1990s >> 1997 >> no-1118-october-1997

The Last Word: No need for cops and robbers

Policing is a feature of a society at war with itself. The police, far from being the agents of stability, are the guardsmen of iniquity. The vast majority of their time is spent defending property and attacking those who dare to violate it. Just as the Law is principally the rule-book of property relationships, so the police are the relationship counsellors for an enforced marriage between the possessing, oppressing minority and the productive majority which must be kept in its place.

A society which needs police is immature: a playground culture in which the principles of adult cooperation are abandoned and people are encouraged to settle their conflicts by running crying to the prefects. The bullies and the cowards are content to be policed; the co-operative simply want the freedom to be allowed to enjoy their lives in peace.

There are those who say that without the police there would be no peace. Society would be a nightmarish world of predatory rapists on every other street corner, gangs of hooligans roaming the precincts looking for elderly victims to taunt and rob, and endless thievery. Only the police save us from such a fearsome scenario. But we have plenty of police and still these crimes occur. In fact, they occur precisely because we live within a social order of aggressive competition and possessive exclusion which requires police to uphold it. The police are not the solution to antisocial behaviour, they are guard dogs of the system which creates it.

Most violence or other forms of aggression which face the vast majority of people are of absolutely no concern to the police. For instance, try going into a police station to complain that you are being robbed on a daily basis (by your boss who exploits you by robbing the fruits of your labour) or that you are being threatened with murder (by the defence industry which has millions of weapons and uniformed thugs standing in readiness for international slaughter for the protection of profits) or that you are the victim of fraud (by politicians) or poisoning (by environmental pollution, in pursuit of profit) or defamation (by the commercial media which stops at no vicious insult in its attack upon workers who stand up for themselves). In any one of these cases the police would not only do nothing but may well arrest you for the crime of wasting their time.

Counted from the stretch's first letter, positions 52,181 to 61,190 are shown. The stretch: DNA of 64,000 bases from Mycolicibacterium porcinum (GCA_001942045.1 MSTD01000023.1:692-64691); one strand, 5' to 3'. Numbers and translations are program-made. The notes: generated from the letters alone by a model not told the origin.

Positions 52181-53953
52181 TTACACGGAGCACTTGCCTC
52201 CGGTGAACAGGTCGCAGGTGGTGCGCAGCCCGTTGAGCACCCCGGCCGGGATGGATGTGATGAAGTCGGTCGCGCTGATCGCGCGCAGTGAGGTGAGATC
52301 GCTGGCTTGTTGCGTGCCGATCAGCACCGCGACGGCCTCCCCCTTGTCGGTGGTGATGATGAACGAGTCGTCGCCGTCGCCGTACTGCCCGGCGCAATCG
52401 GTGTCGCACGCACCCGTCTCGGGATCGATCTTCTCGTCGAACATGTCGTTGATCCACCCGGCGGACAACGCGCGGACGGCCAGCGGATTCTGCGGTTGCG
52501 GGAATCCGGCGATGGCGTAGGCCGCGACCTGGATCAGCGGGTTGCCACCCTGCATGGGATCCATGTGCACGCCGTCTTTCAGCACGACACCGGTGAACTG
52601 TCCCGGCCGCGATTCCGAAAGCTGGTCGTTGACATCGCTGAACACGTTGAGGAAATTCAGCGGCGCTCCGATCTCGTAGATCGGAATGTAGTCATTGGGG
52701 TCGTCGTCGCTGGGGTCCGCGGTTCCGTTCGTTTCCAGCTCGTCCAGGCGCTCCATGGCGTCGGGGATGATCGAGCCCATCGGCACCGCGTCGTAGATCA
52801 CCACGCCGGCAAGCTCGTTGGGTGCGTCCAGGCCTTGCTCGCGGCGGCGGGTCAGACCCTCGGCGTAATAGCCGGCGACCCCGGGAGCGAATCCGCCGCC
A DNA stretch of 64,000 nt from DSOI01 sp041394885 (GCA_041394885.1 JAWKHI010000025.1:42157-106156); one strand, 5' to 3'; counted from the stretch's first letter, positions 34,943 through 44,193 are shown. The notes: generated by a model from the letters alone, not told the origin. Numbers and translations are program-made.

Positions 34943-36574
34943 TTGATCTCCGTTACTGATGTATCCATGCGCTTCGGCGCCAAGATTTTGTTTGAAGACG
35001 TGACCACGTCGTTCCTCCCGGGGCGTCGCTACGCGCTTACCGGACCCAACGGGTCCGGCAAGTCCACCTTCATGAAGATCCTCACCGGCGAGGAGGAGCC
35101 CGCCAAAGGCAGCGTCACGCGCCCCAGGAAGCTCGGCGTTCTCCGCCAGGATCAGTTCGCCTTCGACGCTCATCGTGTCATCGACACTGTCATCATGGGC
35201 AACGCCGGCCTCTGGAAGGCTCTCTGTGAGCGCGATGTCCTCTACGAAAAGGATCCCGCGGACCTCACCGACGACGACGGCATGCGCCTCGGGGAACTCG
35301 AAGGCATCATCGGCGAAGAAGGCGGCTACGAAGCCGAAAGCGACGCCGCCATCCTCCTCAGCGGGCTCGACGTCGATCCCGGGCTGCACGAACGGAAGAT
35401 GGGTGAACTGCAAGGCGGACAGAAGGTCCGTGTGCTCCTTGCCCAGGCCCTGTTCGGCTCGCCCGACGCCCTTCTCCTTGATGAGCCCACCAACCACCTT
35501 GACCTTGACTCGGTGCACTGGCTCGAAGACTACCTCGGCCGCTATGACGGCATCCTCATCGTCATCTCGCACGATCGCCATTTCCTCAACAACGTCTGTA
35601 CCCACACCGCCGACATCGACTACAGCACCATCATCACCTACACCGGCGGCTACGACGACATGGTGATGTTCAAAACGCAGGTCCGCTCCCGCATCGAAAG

So what about that anti-social behaviour which is against the law? Go into a police station and tell them that your house has been burgled and, in the vast majority of cases, they will simply refer you to your insurance company and tell you that they stand next to no chance of finding your possessions or the people who took them. (Their statistics bear this out.) The same goes for street robberies and other acts of petty theft. As far as the police are concerned, the measly possessions of wage slaves, usually stolen as acts of opportunism by other even more impoverished wage slaves, are of no practical consequence. The same is true for domestic violence or aggression, the police want to keep well away from the seedy conflicts bred in the impoverished environment of a class frustrated by lack of money, opportunity and self-respect.

The police are not to be blamed. They are just workers in uniform. They can no more eradicate the consequences of class deprivation than can teachers in schools.They are there to do their best to keep some order—or, at least, the appearance of order—in a society which causes the offensive behaviour which it then institutionalises as crime.

Crime is no more a part of the human condition (“human nature”) than poverty or the aggressive violence of militarism. Yet each is depicted by the apologists for the profit system as exactly that. Army generals, responsible for untold deeds of callous slaughter, defend “Defence” as a protection against precisely the behaviour which they engage in. Welfare providers defend their role as “providers” because otherwise the impoverished would starve. It does not occur to them, perhaps, that without socially-created poverty welfare would be redundant. And police chiefs award themselves glittering medals in self-praise for attending to problems which will exist for as long as an outdated system which needs to be policed is allowed to survive.

Steve Coleman